Monday, August 15, 2011

Isn't The National Anthem For All Indians?

I have a huge problem with Times Of India's new marketing initiative centred around the National Anthem. It's nothing but an ego trip. Called "Jaya Hey," it rubbishes what school children sing everyday as being only a fifth of what Rabindranath Tagore originally intended, and proudly unfurls the remaining four stanzas that have now been set to music.



While this is a noble task by itself, what really gets my goat is the way TOI has gone about it. It's a ten-minute video that attempts to sell unabashed patriotism (through visual indicators like pained puppy dog eyes and upturned palms, as if invoking the Almighty), but in a manner that makes TV infomercials look like works of art. This video is an exercise for TOI's clout, nothing more. By pulling in 39 singers and musicians (who, I'm sure, have all worked for free because, really, how can you put money over patriotism?), TOI is essentially telling us, "Look at the connections I have. I am all powerful. Bow before me."

What's troubling, however, is what this video implies.

1. The National Anthem is not an individualistic song; what makes it truly powerful is the collective aspect of it, the fact that whoever you are, wherever you might be, when you hear "Jana Gana Mana," you stand at attention and sing along. Do you sing the National Anthem alone? No, you're usually singing along when it's playing in the theatre or at a flag hoisting or with your classmates in school. And yet, this video shows 39 well-heeled singers and musicians, dressed in their finest silk ethnic wear, performing individually for the most part. Essentially, when each one had some free time, they came into the studio, recorded and filmed, and left.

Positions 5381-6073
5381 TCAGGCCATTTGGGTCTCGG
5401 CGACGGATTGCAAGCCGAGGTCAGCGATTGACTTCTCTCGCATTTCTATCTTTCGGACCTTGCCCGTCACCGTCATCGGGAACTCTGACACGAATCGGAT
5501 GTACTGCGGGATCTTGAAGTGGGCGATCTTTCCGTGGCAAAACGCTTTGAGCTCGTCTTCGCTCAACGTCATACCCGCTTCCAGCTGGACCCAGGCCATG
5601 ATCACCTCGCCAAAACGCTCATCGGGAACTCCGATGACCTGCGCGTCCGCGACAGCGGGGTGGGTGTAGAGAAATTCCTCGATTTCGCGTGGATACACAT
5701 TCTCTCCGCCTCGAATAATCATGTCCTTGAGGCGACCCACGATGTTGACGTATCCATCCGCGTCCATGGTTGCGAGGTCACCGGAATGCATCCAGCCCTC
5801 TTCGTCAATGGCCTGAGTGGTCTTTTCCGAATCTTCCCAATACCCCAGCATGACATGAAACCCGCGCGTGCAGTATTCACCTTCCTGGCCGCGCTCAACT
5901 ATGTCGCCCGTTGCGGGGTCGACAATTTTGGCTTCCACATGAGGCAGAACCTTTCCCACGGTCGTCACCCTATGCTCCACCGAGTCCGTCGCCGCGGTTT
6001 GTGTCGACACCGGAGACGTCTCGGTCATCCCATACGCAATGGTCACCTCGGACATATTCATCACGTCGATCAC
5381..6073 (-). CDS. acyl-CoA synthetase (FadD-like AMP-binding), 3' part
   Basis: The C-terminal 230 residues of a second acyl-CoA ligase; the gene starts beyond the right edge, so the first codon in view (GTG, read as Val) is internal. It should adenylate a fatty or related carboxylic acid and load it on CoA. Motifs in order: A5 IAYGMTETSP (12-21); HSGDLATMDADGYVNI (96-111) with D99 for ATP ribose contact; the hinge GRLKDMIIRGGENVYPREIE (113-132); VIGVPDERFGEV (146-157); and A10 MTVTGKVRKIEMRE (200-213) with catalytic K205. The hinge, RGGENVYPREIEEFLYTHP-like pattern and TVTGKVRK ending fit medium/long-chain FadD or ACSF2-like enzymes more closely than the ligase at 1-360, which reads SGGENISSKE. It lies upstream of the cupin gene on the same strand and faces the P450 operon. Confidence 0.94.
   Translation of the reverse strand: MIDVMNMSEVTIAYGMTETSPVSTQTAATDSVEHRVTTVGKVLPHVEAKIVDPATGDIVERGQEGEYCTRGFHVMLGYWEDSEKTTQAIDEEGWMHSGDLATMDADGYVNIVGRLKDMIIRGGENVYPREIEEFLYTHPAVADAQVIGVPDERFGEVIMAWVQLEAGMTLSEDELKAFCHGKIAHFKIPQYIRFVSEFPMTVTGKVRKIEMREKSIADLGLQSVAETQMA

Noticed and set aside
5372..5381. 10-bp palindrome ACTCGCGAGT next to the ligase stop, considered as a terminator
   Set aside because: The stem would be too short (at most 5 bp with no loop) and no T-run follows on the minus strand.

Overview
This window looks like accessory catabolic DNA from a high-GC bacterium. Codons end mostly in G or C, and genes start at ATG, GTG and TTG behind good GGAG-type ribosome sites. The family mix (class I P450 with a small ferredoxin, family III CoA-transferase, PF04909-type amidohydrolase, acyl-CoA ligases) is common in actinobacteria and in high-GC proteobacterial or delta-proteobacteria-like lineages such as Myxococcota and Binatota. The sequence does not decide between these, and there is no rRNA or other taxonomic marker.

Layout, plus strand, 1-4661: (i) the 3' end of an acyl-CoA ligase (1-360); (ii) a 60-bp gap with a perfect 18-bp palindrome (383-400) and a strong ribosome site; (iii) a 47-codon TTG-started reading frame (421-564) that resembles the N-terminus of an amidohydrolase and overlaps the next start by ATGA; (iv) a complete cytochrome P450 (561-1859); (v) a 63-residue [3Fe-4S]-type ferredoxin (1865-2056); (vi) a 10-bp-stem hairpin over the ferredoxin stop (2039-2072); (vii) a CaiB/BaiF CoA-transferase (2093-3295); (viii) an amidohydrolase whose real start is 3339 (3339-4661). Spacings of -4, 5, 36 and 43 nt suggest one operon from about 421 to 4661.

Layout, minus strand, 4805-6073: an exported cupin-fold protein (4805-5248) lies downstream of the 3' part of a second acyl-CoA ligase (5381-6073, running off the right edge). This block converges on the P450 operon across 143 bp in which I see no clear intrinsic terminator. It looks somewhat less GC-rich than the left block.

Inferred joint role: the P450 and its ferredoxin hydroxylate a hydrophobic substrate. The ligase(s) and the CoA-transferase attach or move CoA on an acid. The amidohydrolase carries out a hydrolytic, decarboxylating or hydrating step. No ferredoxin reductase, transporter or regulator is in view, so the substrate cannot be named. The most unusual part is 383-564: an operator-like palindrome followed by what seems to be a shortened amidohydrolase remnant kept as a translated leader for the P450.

2. You all know the numbers - 1.2 billion people, 30 states, so many languages and religions and dialects, etc. Do you see any of that represented here? If you do, let me know, because I sure don't. It doesn't appear like TOI bothered to step out of their air-conditioned offices/cars/studios to go out on the streets across the country and let the people of India sing their National Anthem with pride. No, because how on earth are you going to haul all that recording equipment everywhere and still get quality sound while keeping costs low? What's that? Bring the people into the studios? You mean, poor and middle-class people who mean nothing to me or my ratings? Plus, we'll have to pay extra to sanitize the studio after the construction labourers come in with their dirty snotty kids and infect everything with their grubby paws. Instead, let me just call the famous people who can sing or play an instrument and have high hygienic standards.

3. Is this a TOI paean to India or to Rabindranath Tagore? I counted at least five portraits of the man. Oh wait, I forgot, it's a TOI tribute to the 39 well-heeled singers and musicians. India, meanwhile, can be represented through stock photography (which I'm hoping they paid for). More prioritizing of the individual over the collective. "National Anthem," indeed.

4. Rabindranath Tagore did not write "Jana Gana Mana" for it to be the Indian National Anthem. The man passed in 1941, while the National Anthem was adopted by the Government of India in 1950. So, TOI cannot say this is what Tagore originally intended when he wrote the song in 1911. The Government chose a stanza to make the National Anthem in 1950; TOI chooses to make a music video on Tagore's entire song in 2011. This marketing gimmick is NOT the new National Anthem.

A far better example of capturing the Indian essence, of unification of the whole over singling of the individual, is the "Mile Sur Mera Tumhara," a 1988 film about national integration and unity. (The redux, "Phir Mile Sur Mera Tumhara," released in 2010, was D.O.A.). Sure, it was conceived and delivered by an advertising agency for a government body, but what matters is the final film. It is representative of India, the lay of its land, its people, traditions, customs, languages. It emphasises the collective over the individual and stays true to its refrain of "One tune."